19. 19. New/Recent initiatives in Central AfricaCoforchange (5y, mid Dynafor (just starting) term):  A range of new large scale 4000 y forest/climate history plots (2 x 400 ha) 4.5 million ha of forest  Sampling diversity of Congo inventories /300 sp Basin forests Edaphic conditions (soil,  Involvement of logging water, temperature, etc.) companies Improve logging norms  Design small scale research activities in concessions Sentinel Landscapes Bogor 30/09-01/10/11
  20. 20. Some results : support to decision-making, design of tools , laws, norms New logging practices, better adapted to forest ecology : Number of exploitable trees, Duration of felling Cycle (cf Fr Guyana 30- >60 y) Measure impact of reduced impact logging Promote sylviculture/ Thinning (shortening of felling cycles by 10 to 20y) Maintenance/protection of genetic pools Special attention on selected logged species (fragile, endanged, rare, endemic, etc.) Compensation through REDD+ ? Sentinel Landscapes Bogor 30/09-01/10/11
  21. 21. Scale of plots PSP are essential:  We need some « heavy » PSP to benefit from long- term data series and quantify trends  We also need many lighter PSP in order to quantify the variability of the dynamics parameters and to adapt models to local conditions  A need to undertake a detailed compared analysis of results issued from existing PSP: this could help identify general trends in the reaction of populations and stands to the disturbances linked to logging Better use of simple or complex models to make predictions Photo J.-G. Jourg Complex and detailed models remain essential to explore long-term scenarios and identify critical thresholds Sentinel Landscapes Bogor 30/09-01/10/11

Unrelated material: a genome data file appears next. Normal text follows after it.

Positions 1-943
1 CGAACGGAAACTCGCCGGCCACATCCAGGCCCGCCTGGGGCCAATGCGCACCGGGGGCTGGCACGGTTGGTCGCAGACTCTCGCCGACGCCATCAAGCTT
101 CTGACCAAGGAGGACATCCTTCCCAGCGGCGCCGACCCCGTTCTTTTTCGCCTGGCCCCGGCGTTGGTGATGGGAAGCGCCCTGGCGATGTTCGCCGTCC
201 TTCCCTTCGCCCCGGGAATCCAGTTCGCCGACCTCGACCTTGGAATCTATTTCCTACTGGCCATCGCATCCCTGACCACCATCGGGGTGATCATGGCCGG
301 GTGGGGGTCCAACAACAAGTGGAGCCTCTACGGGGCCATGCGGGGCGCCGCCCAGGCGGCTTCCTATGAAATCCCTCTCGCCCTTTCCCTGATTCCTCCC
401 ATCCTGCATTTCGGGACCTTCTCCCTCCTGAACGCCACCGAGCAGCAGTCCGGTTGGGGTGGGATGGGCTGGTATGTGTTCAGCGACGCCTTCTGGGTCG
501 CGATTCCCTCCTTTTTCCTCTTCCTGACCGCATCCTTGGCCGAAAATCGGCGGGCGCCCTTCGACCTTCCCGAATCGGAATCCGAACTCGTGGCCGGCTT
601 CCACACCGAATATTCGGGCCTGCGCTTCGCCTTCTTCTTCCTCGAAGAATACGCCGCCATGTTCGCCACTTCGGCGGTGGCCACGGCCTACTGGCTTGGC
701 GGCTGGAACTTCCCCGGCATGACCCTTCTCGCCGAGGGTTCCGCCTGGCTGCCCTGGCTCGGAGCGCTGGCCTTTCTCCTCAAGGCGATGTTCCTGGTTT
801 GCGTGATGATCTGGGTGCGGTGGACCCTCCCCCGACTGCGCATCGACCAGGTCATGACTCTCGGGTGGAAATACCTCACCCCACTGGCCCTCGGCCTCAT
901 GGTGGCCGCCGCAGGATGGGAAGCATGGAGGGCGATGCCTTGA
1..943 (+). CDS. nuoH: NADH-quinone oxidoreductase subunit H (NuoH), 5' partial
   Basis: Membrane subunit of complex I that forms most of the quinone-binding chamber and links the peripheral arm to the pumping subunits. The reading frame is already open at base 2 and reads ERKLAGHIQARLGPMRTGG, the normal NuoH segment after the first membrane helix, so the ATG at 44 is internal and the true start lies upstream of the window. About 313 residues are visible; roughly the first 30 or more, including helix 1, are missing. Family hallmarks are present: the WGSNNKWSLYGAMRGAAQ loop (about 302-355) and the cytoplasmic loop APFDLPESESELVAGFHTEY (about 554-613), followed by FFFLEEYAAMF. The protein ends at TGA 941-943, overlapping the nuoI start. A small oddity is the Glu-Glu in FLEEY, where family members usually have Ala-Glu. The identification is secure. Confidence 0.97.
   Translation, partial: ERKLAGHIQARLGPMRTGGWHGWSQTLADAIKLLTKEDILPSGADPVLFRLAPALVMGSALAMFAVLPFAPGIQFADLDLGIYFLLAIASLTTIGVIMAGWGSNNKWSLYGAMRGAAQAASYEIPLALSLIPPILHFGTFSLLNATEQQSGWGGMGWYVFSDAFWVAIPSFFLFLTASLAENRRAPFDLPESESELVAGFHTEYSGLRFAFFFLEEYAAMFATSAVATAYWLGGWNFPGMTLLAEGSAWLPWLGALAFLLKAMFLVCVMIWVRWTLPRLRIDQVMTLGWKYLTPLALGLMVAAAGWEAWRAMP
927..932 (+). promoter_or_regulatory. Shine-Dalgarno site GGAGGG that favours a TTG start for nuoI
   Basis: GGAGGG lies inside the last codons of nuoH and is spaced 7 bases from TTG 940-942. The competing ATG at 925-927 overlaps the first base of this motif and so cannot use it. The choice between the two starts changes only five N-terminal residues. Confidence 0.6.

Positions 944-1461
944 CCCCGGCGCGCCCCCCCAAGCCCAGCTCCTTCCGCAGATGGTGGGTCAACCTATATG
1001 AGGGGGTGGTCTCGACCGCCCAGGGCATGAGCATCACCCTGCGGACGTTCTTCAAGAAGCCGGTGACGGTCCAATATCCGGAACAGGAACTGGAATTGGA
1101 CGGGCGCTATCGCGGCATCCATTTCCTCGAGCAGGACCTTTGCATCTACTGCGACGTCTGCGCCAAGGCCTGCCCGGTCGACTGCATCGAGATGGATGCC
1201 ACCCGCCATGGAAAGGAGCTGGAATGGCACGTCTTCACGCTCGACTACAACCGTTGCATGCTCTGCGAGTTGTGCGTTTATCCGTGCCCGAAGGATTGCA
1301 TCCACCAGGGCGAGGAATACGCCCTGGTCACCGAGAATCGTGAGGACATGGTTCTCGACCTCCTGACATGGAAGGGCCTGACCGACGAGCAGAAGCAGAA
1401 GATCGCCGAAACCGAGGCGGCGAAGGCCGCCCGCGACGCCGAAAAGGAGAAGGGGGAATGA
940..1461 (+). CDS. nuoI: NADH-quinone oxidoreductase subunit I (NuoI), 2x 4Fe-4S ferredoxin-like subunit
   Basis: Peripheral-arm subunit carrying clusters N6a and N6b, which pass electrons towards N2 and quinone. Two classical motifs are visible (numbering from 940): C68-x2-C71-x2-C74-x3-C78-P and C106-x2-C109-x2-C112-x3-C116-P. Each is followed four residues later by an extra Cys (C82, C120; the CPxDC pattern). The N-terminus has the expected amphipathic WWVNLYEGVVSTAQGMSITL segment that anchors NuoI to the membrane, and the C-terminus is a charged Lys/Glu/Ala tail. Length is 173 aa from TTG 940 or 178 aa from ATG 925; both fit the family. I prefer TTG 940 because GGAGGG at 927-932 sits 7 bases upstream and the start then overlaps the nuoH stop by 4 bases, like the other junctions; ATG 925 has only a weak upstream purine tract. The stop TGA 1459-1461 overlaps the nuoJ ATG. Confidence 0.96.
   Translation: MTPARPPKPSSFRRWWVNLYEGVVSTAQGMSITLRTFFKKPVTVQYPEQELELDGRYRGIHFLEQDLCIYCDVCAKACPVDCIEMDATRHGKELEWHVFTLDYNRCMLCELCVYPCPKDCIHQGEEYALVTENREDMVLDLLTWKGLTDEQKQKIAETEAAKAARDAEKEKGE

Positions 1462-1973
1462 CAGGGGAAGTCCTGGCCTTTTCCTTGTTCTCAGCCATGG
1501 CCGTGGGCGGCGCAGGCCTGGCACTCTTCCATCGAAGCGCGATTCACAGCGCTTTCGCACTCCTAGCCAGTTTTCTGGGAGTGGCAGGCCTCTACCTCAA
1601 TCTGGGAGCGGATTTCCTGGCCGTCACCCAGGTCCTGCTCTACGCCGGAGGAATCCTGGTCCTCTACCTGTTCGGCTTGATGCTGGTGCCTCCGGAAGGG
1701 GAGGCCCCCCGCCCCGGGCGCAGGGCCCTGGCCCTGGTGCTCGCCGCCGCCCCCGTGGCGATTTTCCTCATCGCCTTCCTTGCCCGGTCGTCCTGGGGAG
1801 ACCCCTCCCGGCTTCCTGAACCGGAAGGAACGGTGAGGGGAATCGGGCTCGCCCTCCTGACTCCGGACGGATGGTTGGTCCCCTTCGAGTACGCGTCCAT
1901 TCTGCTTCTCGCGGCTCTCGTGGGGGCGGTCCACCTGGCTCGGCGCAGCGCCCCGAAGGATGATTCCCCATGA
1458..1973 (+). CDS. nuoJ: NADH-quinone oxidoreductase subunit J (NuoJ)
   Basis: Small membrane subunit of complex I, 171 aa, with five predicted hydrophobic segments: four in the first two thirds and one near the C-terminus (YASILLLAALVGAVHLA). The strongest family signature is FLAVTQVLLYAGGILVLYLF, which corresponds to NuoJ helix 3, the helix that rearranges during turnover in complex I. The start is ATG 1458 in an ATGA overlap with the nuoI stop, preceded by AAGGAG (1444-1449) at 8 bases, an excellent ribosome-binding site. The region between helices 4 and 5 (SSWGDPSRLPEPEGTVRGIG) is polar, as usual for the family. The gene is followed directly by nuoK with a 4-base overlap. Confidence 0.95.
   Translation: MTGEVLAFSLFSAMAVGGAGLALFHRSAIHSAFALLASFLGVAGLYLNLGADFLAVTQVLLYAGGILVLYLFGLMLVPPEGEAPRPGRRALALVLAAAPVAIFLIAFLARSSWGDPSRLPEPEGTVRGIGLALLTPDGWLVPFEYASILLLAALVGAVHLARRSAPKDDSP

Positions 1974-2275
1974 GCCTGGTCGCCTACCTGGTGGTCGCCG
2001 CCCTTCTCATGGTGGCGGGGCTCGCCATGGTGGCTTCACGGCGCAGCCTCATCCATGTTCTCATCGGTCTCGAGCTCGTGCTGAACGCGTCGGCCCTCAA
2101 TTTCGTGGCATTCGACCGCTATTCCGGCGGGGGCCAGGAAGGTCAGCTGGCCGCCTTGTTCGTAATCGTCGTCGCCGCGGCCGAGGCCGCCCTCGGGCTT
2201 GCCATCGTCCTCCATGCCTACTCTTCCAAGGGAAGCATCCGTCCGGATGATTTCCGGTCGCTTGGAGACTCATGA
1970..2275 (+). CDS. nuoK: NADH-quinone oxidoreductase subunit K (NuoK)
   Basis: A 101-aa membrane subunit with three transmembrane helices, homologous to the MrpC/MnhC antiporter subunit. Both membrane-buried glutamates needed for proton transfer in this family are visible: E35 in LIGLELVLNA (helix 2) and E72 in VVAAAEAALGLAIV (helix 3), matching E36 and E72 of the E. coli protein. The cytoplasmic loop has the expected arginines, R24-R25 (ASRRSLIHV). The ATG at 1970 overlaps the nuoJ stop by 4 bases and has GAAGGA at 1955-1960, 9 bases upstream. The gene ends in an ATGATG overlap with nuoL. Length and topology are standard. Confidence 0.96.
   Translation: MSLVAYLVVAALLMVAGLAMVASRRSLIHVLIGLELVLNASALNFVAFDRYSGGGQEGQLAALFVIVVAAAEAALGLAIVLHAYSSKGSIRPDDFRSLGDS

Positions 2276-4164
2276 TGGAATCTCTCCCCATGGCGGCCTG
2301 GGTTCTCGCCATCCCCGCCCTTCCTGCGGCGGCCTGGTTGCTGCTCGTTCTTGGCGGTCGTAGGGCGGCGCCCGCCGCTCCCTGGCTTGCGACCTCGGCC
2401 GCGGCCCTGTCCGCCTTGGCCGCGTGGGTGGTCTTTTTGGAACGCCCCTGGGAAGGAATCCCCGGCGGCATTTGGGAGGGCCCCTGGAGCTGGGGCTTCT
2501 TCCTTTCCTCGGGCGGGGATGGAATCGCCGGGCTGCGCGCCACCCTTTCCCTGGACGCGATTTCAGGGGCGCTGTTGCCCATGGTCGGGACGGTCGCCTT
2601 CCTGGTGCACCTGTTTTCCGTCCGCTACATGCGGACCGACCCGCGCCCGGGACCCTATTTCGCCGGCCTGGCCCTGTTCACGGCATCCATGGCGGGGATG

22. 22. Feasibility Choice of sites: decisive, needs careful, long sampling based on state of the art data Partnerships : (i) South : research with and by national researchers + training from Bsc to PHd (ii) North :networking, merging/optimising costs. Public/private sectors, administrations, NGOs, communities… Funding and permanence issues : the constant nightmare. Juggling with tiny bits. Diverting permanent funds… Financial capacities : Developing v/s emerging countries No research question with single sci. disciplin (ecology, etc.) Always mix questions : ecology and economy, ecology and sociology, etc. Sentinel Landscapes Bogor 30/09-01/10/11